I could share inspiring tales — the luxurious life Johnson led, the silver spittoons at Café de Champion, the club he owned on West 31st Street. Louis’ humility in the face of global fame. How Ali would stop his Rolls Royce and shadow box kids on the street.
Pause here, and consider how learning about this historic connection makes you feel about Chicago. Proud? Happy? Eager to know more?
I hope so. Because I left out something crucial. Johnson, Louis and Ali were — stop the presses — Black. Their race was in no way incidental to their athletic careers and personal lives. Just the opposite; it was pivotal. Because of his race, Johnson was at first prevented from fighting for the title; he had to go to Australia to do it. Johnson was then vilified for winning, and for dating white women. He was hung in effigy at State and Walton streets.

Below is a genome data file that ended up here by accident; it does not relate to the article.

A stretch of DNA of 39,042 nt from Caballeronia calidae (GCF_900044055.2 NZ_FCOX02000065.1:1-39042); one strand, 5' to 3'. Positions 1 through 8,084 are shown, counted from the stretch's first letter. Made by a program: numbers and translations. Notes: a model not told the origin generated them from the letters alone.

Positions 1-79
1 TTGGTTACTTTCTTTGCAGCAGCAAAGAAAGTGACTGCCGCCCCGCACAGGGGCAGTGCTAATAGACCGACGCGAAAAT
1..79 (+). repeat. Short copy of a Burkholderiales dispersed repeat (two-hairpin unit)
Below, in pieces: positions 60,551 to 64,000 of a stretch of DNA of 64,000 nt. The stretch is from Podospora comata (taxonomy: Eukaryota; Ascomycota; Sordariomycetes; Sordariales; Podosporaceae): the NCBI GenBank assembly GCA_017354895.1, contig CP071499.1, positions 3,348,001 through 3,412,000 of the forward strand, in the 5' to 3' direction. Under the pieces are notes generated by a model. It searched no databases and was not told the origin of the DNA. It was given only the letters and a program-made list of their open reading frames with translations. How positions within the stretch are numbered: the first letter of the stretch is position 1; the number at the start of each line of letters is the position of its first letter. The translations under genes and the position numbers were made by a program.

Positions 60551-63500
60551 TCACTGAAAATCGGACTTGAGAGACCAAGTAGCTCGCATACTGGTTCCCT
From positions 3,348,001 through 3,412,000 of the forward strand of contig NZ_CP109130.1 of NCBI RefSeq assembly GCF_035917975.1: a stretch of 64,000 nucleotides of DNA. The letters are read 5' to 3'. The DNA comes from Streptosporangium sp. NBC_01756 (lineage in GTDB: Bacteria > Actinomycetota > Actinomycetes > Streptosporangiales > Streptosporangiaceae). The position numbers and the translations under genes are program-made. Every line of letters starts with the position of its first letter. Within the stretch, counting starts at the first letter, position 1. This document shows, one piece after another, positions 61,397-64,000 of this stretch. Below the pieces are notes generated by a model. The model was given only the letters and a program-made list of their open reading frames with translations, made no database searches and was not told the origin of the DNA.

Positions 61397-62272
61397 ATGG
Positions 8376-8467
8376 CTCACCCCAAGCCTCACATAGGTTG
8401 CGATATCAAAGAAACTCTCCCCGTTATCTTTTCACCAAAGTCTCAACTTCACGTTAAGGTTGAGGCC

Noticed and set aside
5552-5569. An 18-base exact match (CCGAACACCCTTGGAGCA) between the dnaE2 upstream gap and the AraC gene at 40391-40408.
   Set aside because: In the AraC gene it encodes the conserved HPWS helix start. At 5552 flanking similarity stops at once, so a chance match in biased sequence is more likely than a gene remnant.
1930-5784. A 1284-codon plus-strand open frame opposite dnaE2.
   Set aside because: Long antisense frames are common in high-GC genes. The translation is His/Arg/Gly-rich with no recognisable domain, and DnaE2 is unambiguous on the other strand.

Louis had to act humble, trying to avoid the trouble Johnson got into. When named Cassius Clay, Ali was initially sneered at by the public as a poetry-spewing clown. After he found his Muslim faith and changed his name, white America refused to use it, as if he wasn’t a man who could call himself whatever he liked. Nobody objected to “Bob Dylan.”
Does the second, racial element of my boxing tale wreck it for you? Make you feel small? Or does it, as I believe, enlarge the story, nudging it from a mere gloss toward the complexity that real history demands?
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